"My mother woke up one morning and said she felt she was way too fat and she wanted to get a treadmill. The treadmill wouldn’t be a problem, but then she saw where it would be and didn’t like the lighting. Fast forward 2 months later there’s a 40k outdoor gym built and connected to the house. She hasn’t used it once."
Taking A Leap
"Travelled with a bunch of ex 'friends' all fairly wealthy."
"First trip to SE Asia together and as an ex-local I was a de-facto tour guide (despite not being there in over a decade)"
"They somehow found and offered a bunch of kids diving off cliffs to jump for spare change."
"They increasingly challenged each other to land their coins as close to the cliff base and small surrounding rocks for the kids to dive for."
It's about the finer things in life.
Expensive Party Gag
"A 3k ouija board from Gwen Paltrow's store. I didn't even know it was a thing until the dude brought it out. I really wanted to cut it up and see what it was made from. Looked nice don't get me wrong but the thing is basically a party gag. For 3 grand, it better summon a demon that's all I'm saying."
"$600 USD for a candle."
It's not always about the things you acquire.
"I know a guy who went to get a new drivers license and had to pay ~$100k in back parking tickets, then joked about it after."
"Apparently he couldn't get a permit to park in front of his house, so he just did anyway, and accepted like a $200 fine everyday."
For A Successful Election
"Not me, but I know a guy who crowd funded (read: threw a bunch of money into, then solicited more at a flea market) $80,000 toward his friend's DA election campaign. The guy won. So far, this has paid back at least $120K in avoided legal fees. I know some rich people. Most of them are more boring than you think. Hell, most of them drive Hondas, Toyotas, and Nissans."
The Lance Corporal
"I was stationed with a Lance Corporal who was wealthy beyond means after selling some of his patents. He owned and piloted four helicopters. Lived in a palatial waterfront house in Jacksonville, NC."
"The cheapest one cost 400K. That's the one he trained on. The most expensive was about 1.2 million. That's 1.2 million 1981 dollars. The two he's got now are about 5 million each."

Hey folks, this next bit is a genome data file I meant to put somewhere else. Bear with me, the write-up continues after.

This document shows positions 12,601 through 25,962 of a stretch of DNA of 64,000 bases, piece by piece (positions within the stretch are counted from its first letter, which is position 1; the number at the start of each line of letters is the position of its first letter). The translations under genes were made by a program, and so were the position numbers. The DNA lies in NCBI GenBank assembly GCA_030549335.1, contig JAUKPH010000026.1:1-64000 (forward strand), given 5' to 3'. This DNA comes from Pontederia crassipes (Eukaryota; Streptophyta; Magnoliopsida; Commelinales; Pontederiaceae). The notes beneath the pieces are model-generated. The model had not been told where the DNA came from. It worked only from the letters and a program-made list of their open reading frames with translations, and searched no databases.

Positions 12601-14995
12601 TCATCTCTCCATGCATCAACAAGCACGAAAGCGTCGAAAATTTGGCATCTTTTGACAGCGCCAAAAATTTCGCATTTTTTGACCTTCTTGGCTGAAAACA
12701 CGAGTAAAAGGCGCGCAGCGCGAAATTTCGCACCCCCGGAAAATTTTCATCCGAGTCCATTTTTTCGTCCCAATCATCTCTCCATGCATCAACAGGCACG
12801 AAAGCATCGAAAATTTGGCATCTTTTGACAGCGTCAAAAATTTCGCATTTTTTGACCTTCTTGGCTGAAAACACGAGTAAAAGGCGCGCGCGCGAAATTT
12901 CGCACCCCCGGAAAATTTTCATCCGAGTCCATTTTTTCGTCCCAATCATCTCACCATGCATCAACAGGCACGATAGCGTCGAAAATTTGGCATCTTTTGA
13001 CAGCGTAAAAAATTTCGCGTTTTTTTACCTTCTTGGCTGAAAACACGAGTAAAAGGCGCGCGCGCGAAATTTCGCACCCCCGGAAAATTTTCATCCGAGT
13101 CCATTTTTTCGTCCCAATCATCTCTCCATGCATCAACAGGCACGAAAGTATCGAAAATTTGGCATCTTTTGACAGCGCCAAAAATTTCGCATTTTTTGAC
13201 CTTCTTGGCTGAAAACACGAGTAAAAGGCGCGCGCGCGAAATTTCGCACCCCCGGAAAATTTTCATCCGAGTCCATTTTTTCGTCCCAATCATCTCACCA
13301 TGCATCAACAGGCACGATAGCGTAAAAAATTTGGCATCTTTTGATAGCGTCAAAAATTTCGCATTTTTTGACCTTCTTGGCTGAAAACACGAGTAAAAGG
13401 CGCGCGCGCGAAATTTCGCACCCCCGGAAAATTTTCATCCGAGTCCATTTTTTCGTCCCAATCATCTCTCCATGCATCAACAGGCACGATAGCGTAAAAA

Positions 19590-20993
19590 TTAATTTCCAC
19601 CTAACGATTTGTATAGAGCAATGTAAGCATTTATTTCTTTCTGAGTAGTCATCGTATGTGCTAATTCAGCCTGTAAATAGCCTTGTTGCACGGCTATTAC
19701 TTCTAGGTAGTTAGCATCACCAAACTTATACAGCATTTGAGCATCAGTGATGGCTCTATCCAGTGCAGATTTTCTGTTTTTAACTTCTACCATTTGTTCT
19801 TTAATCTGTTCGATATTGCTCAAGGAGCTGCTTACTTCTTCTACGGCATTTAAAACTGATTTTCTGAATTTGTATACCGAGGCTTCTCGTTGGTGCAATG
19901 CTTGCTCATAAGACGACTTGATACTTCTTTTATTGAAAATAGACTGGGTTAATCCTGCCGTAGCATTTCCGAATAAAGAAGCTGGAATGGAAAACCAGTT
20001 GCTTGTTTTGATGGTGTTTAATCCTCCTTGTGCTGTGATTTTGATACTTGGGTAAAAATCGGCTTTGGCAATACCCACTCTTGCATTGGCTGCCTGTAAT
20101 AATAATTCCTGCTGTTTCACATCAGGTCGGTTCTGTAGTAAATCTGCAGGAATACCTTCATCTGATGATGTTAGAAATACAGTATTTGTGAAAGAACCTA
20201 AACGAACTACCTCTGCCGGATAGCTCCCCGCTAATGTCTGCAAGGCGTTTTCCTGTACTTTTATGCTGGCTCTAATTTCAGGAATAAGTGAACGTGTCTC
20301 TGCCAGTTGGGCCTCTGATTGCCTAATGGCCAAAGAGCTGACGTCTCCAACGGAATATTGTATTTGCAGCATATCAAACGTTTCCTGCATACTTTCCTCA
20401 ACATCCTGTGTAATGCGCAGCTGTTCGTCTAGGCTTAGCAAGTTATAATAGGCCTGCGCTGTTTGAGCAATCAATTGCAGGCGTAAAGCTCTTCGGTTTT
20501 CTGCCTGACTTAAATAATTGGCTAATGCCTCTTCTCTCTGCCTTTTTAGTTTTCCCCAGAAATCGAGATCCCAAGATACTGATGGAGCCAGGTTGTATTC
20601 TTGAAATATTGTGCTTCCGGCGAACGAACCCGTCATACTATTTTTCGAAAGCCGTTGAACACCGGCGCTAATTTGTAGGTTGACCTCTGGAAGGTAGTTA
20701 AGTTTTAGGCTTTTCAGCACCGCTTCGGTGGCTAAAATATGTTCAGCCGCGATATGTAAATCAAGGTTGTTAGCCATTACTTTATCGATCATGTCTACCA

"Had a floating landing pad out back moored to his dock and another landing pad in the back yard. Kept two helicopters and a Rolls inside his custom-built hangar at Norfolk International Airport."
"He drove a pair of Rolls-Royces. He also toyed with a 900K Miami-Vice type speedboat. He also housed and transported his squad to Camp Lejeune and back in a custom mini-bus."
The dude was very giving and lived a very clean life. He'd fly us to Norfolk, pickup the car and we'd do our shopping and eating. Hop in a chopper and return home. He'd fly his fire team down to Miami on weekends. He kept a Limo there and wore a chauffer's outfit and did all the driving.
He bought a full-service and licensed pub in Northern Ireland. He lives there with his wife. Does a lot of charity work there. We still keep in touch."
When there's plenty of money going around, there's no need to worry about a single thing.
That peace of mind is a luxury in itself.
Want to "know" more?
Sign up for the Knowable newsletter here.
Never miss another big, odd, funny or heartbreaking moment again.
When marriages or relationships fall apart, infidelity is not always the cause.
Curious to hear from strangers online, Redditor Liam_Tang asked:
"People who've divorced, aside from adultery, what were the irreconcilable differences that ended the marriage?"
You think you know a person when you walk down the aisle.
These Redditors were in for a rude awakening.
"My wife divorced her ex for many reasons, but the final straw was when she went out of town for a few days, and when she got back he had not fed or given water to the dog. The dog lived a long and happy life after that."
Obsessed With A Crush